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Leveling Out

With the used market shrinking, customers are once again thinking new.


October 1, 2007
By Ken Pole

224-levelWITH THE WORLD’S economies generally rebounding from an extended
recession aggravated by factors such as 9/11 and SARS, business
aviation seems to have turned the corner. A buyers’ market a year or so
ago, glutted by new and used business aircraft, has become a sellers’
market where ‘deals’ are few and far between. However, more companies
are considering the merits of buying, leasing or sharing an aircraft
or, where they already have one, expanding or upgrading their flight
departments. It's a trend manufacturers hope to exploit.

"The
recovery really started to pick up toward the beginning of this year,"
said Christophe Chicandard, Bombardier's Montreal-based sales director
for Canada. While he agreed that the market was still driven to a
degree by ‘pre-owned’ aircraft, the supply of good ones has dwindled
and prices are firmer. "Now customers are chasing airplanes." But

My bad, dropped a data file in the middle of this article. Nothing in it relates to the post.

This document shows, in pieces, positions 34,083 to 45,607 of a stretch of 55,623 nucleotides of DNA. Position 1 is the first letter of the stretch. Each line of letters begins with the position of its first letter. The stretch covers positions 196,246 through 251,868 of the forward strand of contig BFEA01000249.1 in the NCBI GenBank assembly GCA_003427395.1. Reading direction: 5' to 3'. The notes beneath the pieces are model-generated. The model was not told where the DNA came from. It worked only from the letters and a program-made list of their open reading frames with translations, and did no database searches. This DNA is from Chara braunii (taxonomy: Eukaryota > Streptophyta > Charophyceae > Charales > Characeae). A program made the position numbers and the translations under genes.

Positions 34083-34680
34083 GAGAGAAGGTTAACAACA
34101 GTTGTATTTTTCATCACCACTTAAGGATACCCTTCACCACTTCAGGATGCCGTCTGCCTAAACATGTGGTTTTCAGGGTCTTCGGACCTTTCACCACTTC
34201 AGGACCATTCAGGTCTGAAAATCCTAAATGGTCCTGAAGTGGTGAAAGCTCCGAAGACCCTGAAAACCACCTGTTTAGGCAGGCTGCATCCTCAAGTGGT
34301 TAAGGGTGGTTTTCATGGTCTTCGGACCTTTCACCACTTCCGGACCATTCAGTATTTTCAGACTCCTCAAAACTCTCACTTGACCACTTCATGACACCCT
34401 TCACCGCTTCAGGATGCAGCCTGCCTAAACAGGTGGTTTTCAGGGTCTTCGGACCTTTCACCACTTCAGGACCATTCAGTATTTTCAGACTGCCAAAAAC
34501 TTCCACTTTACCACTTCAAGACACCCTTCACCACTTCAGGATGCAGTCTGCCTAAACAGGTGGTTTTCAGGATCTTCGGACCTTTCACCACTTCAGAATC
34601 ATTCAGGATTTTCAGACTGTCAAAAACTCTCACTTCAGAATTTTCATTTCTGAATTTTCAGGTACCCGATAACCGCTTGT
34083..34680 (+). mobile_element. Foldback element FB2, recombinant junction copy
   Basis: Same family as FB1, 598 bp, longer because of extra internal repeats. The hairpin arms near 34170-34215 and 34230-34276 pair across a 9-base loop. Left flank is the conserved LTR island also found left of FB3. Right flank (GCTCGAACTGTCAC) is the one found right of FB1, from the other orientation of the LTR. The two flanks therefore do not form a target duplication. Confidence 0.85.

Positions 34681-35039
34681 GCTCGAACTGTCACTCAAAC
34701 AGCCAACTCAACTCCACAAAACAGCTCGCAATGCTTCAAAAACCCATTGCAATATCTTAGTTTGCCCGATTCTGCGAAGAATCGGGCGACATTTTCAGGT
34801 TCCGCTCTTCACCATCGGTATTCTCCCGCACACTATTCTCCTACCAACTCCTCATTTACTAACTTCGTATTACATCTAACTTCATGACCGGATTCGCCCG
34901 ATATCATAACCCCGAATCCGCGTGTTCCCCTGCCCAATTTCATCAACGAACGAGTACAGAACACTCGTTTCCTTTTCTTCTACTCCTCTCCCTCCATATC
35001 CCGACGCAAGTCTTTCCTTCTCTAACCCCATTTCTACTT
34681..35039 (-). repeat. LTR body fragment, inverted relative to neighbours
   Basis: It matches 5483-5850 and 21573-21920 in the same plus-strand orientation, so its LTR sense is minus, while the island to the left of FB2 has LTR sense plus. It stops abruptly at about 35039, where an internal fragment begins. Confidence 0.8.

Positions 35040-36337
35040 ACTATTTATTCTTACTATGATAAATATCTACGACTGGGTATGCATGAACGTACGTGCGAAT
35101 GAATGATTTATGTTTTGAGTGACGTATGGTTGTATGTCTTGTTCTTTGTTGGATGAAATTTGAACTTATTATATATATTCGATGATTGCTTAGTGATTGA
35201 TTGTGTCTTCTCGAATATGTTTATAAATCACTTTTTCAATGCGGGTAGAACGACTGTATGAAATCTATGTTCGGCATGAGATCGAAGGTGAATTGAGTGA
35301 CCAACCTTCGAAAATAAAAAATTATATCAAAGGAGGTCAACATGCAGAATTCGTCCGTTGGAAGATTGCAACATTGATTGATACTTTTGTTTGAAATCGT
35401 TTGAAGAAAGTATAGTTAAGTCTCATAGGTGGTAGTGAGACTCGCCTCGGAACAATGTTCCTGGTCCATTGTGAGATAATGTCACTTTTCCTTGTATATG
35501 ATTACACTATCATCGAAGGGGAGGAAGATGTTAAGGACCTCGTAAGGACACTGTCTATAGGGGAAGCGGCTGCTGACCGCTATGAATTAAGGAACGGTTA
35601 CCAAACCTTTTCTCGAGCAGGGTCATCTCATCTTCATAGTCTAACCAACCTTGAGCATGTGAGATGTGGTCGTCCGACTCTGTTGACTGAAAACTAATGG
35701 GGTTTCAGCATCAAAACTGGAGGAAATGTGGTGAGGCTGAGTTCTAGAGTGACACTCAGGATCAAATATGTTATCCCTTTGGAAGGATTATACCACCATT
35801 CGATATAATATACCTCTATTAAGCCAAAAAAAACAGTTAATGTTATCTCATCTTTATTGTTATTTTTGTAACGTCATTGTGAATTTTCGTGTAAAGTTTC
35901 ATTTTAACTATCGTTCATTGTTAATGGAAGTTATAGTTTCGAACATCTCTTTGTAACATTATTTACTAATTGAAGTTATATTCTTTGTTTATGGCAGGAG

Chicandard tempered his optimism about the trend toward new aircraft by
noting that growth in recent months has been at the "lower end of our
family, the Learjets" and was apparently not reflected at the upper
end, the Challenger and Global models.

That said, he does expect
a "progressive move" upward as economies here and elsewhere recover.
The domestic market evidently is a tougher nut to crack because
Canadian buyers are, on average, more conservative and about aircraft.
"Visibility is an issue every time they need to go to the board of
directors," he agreed. "They need to show at the end that the aircraft
is going to be really highly utilized and for a good purpose and so on."

It's
often easier for boards to accept a used-aircraft solution but the
relative lack of those, notably Lear 45s, has meant that Bombardier has
been able to "transform some used-aircraft prospects into new-aircraft
prospects." Part of the problem arises from trade-ins. "It's not our
preferred choice but we take them in and then we have to market them,"
Chicandard said. "Now we've significantly reduced our number of used
aircraft and that's been the same with other people."

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